Entertainment companies all around the globe bemoan the fact that their creations cost millions to create and often require years of preparation, but all that can be undone in an instant by pirates.
It’s certainly true that any media – whether movies, music or software – can be instantly cloned and distributed to a potential audience of hundreds of millions. According to the industry the doomsday scenario of this position is that filmmakers, musicians, authors and coders will eventually give up the game and go do something else more profitable instead.
Of course, this hasn’t happened yet, largely due to the fact that the public is still digging deep. Hollywood, for example, is having its best year on record. But what if all content suddenly stopped appearing on physical and digital shelves. What would the pirates do then?
Well, if the threats of India’s Tamil Film Producer’s Council (TFPC) come to fruition, we won’t have long to find out. Plagued by the menace of persistent and large scale piracy of their movies, the Council is close to making the most radical stand against copyright infringement ever seen.
Yesterday the TFPC held their general meeting and of course piracy was high on the agenda. Several solutions were reportedly discussed but one came to the forefront – a complete boycott on releasing films for the foreseeable future.
“Some groups wanted a six-month ban, while others wanted a three-month ban,” said council president Kalaipuli S Thanu.
The producer and distributor, who regained control of TFPC in January following allegations of corruption against his rivals, said that something drastic needs to be done.
“The basic fact is that all producers are suffering losses and we have to look into that. We have asked them for some time to call in all the parties concerned and try to reach a resolution that is beneficial to everybody.”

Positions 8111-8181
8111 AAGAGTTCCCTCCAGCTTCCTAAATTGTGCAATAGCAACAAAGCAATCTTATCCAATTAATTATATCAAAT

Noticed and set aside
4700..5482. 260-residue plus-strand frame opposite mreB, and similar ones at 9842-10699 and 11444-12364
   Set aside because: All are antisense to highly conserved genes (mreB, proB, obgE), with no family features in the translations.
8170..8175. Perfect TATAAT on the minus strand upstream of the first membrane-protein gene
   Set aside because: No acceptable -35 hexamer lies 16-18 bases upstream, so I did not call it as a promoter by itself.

In addition to promising the establishment of a dedicated anti-piracy unit compromised of ex-police officers, Thanu says that not releasing movies at all will be the best way to hit pirates.
“Piracy will automatically stop when there’s no content. When we stop film releases, say for three months, the movie pirates will go out of business. We are looking into this option because film producers have suffered heavily in the last 24 months,” Thanu said.
“We haven’t finalized on the decision yet. A resolution has been passed but we’d like to discuss the idea with all the parties involved and only when found beneficial for everybody, will we implement it. It’s going to take some time.”
But speaking against the proposed ban, a leading producer told IAS that release suspension will only make matters worse.
“Piracy has become a menace, but stopping the release of films is not a solution. Filmmakers are already struggling to find a suitable window to release their films, and now this step to halt release of films will make it worse,” he said.
“Each Friday, a minimum of three Tamil films are releasing in cinemas. If you stop release of films for three months, we are holding back about 36 films. Post the ban, these 36 films have to battle it out with more films for release, which looks impossible.”
At this stage it appears that support for a three-month ban is gaining momentum but there are others that see a much better response to the problem. Filmmaker ‘Cheran’ said that releasing via DVD and VOD at a fair price is by far the best option.
“If an original DVD of a new film is available for Rs.50 ($0.80), why would anyone think of buying a pirated copy? We all know the quality of pirated prints. I’ve sold nearly Rs.10 lakh ($16,800) DVDs of my film in the first two days,” he said.
This ban, if it comes to pass, should be fascinating to watch. But whatever happens the pirates will still exist – that’s 100% guaranteed.